#722 – 1932 3c Washington, deep violet, horizontal perf 10

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- Mint Stamp(s)
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- Used Single Stamp(s)
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$0.65
- Unused Stamp (small flaws)
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- Used Stamp (small flaws)
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- MM636215x30mm 25 Horizontal Strip Black Split-Back Mounts
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$7.95
$7.95
- MM50327x30mm 50 Vertical Black Split-Back Mounts
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$3.50
$3.50
- MM420027x30mm 50 Vertical Clear Bottom-Weld Mounts
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$3.50
$3.50
 
U.S. #722
1932 3¢ George Washington

Issue Date: October 12, 1932
First City: Washington, D.C.
Quantity Issued: 35,988,000
Printed by: Bureau of Engraving and Printing
Printing Method: Rotary Press
Perforation: 10 Horizontally
Color: Deep Violet
 
U.S. #722 had a limited demand, since end coil stamps were only used in certain vending machines. It remained in production for eight years.
 
George Washington’s Most Famous Portrait Was Never Finished
 
George Washington’s image on U.S. #722 was taken from a painting by artist Gilbert Stuart. Stuart was a well-known portrait artist who had established a studio in Philadelphia. It was where in 1796 he would paint what would become the most famous portrait of George Washington. And it was a painting he never finished.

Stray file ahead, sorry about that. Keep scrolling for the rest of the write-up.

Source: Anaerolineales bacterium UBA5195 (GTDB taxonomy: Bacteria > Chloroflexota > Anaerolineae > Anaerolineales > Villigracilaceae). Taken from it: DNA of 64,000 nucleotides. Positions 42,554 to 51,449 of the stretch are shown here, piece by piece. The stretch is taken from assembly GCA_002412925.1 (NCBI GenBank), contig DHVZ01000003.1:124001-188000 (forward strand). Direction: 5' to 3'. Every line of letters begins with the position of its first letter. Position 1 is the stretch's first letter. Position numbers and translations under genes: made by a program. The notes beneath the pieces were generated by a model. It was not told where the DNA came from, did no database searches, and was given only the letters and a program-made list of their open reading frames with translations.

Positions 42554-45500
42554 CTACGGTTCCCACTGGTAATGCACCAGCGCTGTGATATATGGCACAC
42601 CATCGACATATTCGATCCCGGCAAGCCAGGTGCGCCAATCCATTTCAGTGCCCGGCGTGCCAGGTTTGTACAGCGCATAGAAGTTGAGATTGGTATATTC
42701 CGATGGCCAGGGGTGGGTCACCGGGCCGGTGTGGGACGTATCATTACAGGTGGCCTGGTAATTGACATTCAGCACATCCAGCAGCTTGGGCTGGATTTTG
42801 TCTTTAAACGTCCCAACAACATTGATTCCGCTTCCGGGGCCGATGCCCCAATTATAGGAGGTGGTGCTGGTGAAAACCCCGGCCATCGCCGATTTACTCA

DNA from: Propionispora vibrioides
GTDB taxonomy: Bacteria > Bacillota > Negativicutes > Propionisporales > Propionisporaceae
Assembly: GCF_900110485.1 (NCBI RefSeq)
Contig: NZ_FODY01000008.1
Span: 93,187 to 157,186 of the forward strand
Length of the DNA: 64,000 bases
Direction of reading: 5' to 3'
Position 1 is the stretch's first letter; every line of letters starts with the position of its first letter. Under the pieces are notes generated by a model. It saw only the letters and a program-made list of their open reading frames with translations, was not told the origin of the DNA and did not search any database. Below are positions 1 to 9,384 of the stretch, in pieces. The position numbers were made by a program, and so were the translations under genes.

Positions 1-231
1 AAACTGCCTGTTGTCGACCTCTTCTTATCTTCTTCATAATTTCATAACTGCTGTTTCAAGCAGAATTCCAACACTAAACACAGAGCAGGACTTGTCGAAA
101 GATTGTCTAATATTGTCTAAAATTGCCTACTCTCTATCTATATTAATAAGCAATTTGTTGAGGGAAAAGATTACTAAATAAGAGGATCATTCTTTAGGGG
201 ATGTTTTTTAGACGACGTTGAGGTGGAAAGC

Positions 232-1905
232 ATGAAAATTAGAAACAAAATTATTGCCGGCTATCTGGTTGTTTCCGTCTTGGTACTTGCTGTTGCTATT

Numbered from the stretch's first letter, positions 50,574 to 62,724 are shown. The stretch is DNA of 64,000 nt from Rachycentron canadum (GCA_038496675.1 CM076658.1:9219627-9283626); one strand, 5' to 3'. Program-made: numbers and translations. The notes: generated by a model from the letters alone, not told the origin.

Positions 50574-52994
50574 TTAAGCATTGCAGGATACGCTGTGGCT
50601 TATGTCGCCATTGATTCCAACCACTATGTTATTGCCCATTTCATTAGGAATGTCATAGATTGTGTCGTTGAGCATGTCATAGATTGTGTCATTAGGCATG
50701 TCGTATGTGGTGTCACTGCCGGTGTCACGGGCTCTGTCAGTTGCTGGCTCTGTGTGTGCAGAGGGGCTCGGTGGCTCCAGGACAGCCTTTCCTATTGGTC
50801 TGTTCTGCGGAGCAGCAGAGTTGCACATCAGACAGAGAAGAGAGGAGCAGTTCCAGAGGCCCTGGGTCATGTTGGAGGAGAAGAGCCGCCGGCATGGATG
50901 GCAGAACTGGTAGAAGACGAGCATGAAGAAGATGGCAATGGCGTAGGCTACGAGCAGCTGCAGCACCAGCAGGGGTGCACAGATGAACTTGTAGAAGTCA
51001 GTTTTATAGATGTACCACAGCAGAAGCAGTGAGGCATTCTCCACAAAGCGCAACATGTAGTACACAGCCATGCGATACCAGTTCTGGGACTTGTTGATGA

Stuart began a painting of Washington that, after completing his face and upper torso, he never finished. However, he and his daughters would use that painting as the model for 130 reproductions. It came to be called “The Athenaeum,” and its image is still used on the one-dollar bill. “The Athenaeum” hangs in the Museum of Fine Arts in Boston. The image was also used on the 1932 Commemorative U.S. stamps.
 
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U.S. #722
1932 3¢ George Washington

Issue Date: October 12, 1932
First City: Washington, D.C.
Quantity Issued: 35,988,000
Printed by: Bureau of Engraving and Printing
Printing Method: Rotary Press
Perforation: 10 Horizontally
Color: Deep Violet
 
U.S. #722 had a limited demand, since end coil stamps were only used in certain vending machines. It remained in production for eight years.
 
George Washington’s Most Famous Portrait Was Never Finished
 
George Washington’s image on U.S. #722 was taken from a painting by artist Gilbert Stuart. Stuart was a well-known portrait artist who had established a studio in Philadelphia. It was where in 1796 he would paint what would become the most famous portrait of George Washington. And it was a painting he never finished.
 
Stuart began a painting of Washington that, after completing his face and upper torso, he never finished. However, he and his daughters would use that painting as the model for 130 reproductions. It came to be called “The Athenaeum,” and its image is still used on the one-dollar bill. “The Athenaeum” hangs in the Museum of Fine Arts in Boston. The image was also used on the 1932 Commemorative U.S. stamps.